Luke 7:31-35 NRSVue

31“To what, then, will I compare the people of this generation, and what are they like? 32They are like children sitting in the marketplace and calling to one another,

‘We played the flute for you, and you did not dance; we wailed, and you did not weep.’

33“For John the Baptist has come eating no bread and drinking no wine, and you say, ‘He has a demon’; 34the Son of Man has come eating and drinking, and you say, ‘Look, a glutton and a drunkard, a friend of tax collectors and sinners!’ 35Nevertheless, wisdom is vindicated by all her children.”

Some thoughts on this scripture

It would have been almost impossible for a Roman Centurion to put his faith, humbly, in an itinerant Jewish preacher. The culture and politics of supremacy would have ruled out contact, let alone this act of faith and homage. His act of faith, so unexpected and against the culture, was a gift. It made a huge impression on Jesus. Do I find myself, at times, weak in faith, discouraged by the atmosphere and culture around me? What about the gift that the centurion got? Am I open to receive it?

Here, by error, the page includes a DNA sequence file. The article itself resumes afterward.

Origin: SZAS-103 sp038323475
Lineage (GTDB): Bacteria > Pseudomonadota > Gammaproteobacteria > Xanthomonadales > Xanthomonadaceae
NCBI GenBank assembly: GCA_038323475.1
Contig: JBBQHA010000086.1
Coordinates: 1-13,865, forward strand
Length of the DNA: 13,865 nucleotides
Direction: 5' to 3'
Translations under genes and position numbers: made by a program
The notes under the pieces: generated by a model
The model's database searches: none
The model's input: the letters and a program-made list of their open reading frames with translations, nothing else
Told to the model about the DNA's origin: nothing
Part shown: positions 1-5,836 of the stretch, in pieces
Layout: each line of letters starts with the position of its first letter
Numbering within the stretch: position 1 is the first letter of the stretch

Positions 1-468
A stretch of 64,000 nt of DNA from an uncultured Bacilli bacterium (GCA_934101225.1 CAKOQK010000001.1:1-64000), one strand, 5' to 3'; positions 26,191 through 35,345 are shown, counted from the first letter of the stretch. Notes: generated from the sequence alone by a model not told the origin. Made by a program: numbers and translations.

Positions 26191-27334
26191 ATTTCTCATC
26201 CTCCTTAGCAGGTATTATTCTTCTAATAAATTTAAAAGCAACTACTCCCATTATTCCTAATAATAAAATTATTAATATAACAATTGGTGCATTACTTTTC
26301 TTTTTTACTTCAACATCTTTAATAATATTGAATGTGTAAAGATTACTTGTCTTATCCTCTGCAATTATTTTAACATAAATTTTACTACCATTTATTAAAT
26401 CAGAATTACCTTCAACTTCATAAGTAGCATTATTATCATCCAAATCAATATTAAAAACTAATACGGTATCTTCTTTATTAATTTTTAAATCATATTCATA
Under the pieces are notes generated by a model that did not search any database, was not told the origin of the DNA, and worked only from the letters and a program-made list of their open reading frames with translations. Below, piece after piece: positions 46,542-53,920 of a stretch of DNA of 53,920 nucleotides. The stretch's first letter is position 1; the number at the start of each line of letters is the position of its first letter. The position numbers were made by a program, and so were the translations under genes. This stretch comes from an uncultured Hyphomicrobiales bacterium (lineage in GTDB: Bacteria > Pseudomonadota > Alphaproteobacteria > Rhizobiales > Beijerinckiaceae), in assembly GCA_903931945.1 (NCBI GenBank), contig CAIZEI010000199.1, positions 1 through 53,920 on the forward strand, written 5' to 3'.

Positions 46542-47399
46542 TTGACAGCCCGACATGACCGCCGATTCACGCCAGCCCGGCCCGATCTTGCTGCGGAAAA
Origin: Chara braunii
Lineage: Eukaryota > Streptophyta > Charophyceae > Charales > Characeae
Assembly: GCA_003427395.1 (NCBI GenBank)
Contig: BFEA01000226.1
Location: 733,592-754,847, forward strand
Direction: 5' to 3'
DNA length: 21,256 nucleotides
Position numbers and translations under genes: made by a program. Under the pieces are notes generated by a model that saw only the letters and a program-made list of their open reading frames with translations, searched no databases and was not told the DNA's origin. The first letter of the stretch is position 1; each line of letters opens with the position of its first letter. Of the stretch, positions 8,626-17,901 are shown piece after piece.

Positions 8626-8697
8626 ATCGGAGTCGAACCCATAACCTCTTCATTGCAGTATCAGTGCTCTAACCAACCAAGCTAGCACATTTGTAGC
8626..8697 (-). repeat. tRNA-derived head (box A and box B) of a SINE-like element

Jesus is trying to find a hearing from the people he is talking to. We can always find reasons for not listening to someone - we criticise some for being too spiritual, others for being too unspiritual. Jesus asks that we look into our own hearts and find the way to conversion from there, without comparisons or condemnation with regard to others. Prayer is one of the fields of conversion in our lives.

Jesus' frustration with his hearers is behind this short group of sayings. He could never please everyone. He knows that he will be accepted in faith by some, and that his way of life will make sense to faithful followers. In prayer we often wonder what he means by some sayings and stories. We are led in the words of Jesus into the mystery of God's communication with us.